• They developed a toolbox, which consists of six recombinant proteins: GATA4, MEF2C, TBX5, ETS2, MESP1, and HAND2.
  • Each of these proteins plays a significant role in reprogramming fibroblasts – a type of cells that provides structure to tissue – into cardiomyocytes.
  • The advantage of recombinant proteins-based cell conversion is they work their miracle inside the nucleus and eventually disappear over time without leaving behind their toxic waste, unlike their genetic counterparts. Thus, they are very safe for reprogramming compared to other approaches


Medium Range Surface-to-Air Missile (MRSAM) and BrahMos

Source: TH, IE

Context: The Indian Navy has carried out a successful test-firing of a Medium Range Surface-to-Air Missile (MRSAM) and a ship-launched version of BrahMos missile

About BrahMos:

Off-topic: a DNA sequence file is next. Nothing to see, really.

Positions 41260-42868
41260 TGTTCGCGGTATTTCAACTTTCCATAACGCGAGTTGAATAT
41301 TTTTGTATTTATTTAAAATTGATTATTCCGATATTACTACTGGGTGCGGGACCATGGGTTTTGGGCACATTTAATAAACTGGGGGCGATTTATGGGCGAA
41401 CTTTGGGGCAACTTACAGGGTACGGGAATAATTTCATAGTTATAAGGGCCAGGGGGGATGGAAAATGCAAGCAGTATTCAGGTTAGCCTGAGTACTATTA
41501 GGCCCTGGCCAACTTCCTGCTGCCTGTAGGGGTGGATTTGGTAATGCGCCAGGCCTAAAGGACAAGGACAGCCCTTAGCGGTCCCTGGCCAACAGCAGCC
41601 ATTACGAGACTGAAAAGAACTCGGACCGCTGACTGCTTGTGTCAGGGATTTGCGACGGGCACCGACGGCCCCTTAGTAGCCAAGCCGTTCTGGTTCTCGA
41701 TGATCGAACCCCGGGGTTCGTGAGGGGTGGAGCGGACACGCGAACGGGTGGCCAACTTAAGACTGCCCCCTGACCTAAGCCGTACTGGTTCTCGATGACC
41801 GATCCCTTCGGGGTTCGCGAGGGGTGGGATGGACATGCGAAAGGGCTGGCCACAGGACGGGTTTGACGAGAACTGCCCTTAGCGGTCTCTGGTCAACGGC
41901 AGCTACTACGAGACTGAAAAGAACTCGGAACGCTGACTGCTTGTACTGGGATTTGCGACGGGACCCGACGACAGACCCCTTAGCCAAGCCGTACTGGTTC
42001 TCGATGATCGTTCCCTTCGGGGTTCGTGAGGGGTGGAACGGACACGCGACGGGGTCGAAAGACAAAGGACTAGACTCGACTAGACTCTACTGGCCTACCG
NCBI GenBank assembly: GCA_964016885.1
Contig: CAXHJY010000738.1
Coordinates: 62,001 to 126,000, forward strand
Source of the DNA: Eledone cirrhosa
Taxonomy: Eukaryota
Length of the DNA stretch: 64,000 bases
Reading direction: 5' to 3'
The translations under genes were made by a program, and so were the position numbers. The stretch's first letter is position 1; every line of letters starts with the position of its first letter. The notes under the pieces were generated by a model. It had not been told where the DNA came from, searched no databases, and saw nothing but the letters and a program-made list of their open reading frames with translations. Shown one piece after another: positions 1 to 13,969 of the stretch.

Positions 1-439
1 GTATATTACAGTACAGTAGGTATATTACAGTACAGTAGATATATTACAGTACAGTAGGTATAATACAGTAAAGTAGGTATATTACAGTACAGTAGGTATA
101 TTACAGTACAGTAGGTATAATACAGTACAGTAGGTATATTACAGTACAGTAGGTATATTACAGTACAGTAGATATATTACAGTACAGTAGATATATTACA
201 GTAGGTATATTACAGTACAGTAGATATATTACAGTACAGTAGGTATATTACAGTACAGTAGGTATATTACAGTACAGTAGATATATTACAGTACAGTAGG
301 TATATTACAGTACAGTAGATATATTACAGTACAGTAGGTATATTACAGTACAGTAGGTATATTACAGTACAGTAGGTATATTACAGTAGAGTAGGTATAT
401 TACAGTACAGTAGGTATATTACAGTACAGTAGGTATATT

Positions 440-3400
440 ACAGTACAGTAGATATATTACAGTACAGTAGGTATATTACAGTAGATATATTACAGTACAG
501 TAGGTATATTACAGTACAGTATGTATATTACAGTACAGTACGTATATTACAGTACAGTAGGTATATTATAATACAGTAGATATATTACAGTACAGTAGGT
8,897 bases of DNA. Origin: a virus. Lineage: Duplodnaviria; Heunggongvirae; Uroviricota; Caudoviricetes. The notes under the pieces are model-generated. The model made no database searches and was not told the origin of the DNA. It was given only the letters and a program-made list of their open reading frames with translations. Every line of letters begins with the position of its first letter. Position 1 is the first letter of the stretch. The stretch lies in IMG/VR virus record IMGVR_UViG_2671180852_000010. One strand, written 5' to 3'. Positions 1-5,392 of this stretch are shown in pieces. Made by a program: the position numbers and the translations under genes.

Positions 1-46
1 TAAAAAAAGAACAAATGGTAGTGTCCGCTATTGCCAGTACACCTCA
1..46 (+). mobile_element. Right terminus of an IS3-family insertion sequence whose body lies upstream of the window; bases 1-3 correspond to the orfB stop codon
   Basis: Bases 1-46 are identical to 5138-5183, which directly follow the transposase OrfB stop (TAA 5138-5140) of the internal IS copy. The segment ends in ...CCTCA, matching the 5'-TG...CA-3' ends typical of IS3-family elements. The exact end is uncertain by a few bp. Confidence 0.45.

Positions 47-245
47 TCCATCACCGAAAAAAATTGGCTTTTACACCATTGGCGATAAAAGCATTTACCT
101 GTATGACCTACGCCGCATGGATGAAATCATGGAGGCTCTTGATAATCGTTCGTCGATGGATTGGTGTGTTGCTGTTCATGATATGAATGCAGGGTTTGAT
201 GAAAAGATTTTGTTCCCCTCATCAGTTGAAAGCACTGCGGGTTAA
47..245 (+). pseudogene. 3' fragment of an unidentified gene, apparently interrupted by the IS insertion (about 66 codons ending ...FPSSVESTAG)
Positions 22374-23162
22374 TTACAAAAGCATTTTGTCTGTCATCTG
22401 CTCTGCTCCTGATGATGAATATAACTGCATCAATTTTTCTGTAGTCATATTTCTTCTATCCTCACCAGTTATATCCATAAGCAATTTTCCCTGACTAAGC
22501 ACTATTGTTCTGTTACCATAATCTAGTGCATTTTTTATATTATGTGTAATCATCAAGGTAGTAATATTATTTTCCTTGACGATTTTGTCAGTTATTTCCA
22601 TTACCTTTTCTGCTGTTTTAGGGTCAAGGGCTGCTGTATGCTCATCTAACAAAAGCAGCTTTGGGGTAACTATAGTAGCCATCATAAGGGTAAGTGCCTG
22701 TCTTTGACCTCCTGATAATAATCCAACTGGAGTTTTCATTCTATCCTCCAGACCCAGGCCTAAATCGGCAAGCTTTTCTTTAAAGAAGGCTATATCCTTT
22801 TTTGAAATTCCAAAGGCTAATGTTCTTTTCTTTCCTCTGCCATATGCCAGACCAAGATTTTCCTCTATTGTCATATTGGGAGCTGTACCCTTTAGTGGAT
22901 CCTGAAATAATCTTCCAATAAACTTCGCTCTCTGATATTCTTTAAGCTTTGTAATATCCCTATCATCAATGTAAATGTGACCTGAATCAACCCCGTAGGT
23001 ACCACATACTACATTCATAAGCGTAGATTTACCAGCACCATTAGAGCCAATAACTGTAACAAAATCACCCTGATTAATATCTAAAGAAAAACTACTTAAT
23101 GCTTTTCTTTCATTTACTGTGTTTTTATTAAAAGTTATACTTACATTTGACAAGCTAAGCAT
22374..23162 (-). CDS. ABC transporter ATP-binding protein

BrahMos is a medium-range ramjet supersonic cruise missile (two-stage missile —Solid+ Liquid propellant) that can be launched from a submarine, ship, aircraft, or land having a range of 450 km.

  • It is a joint venture of India and Russia and it’s named after the rivers Brahmaputra and Moskva.
  • Operates on Fire and Forgets principle


About MRSAM:

MRSAM weapon system which is also called the ‘Abhra’ Weapon System is a state-of-the-art medium-range air defence weapon system and is a joint venture of DRDO and Israeli Aerospace Industries (IAI) and produced at Bharat Dynamics Limited (BDL).

It is designed to destroy hostile aircraft, helicopters cruise missiles and drones at a 70km range


The test firing validated the capability to engage the weapon as an anti-ship missile

they said.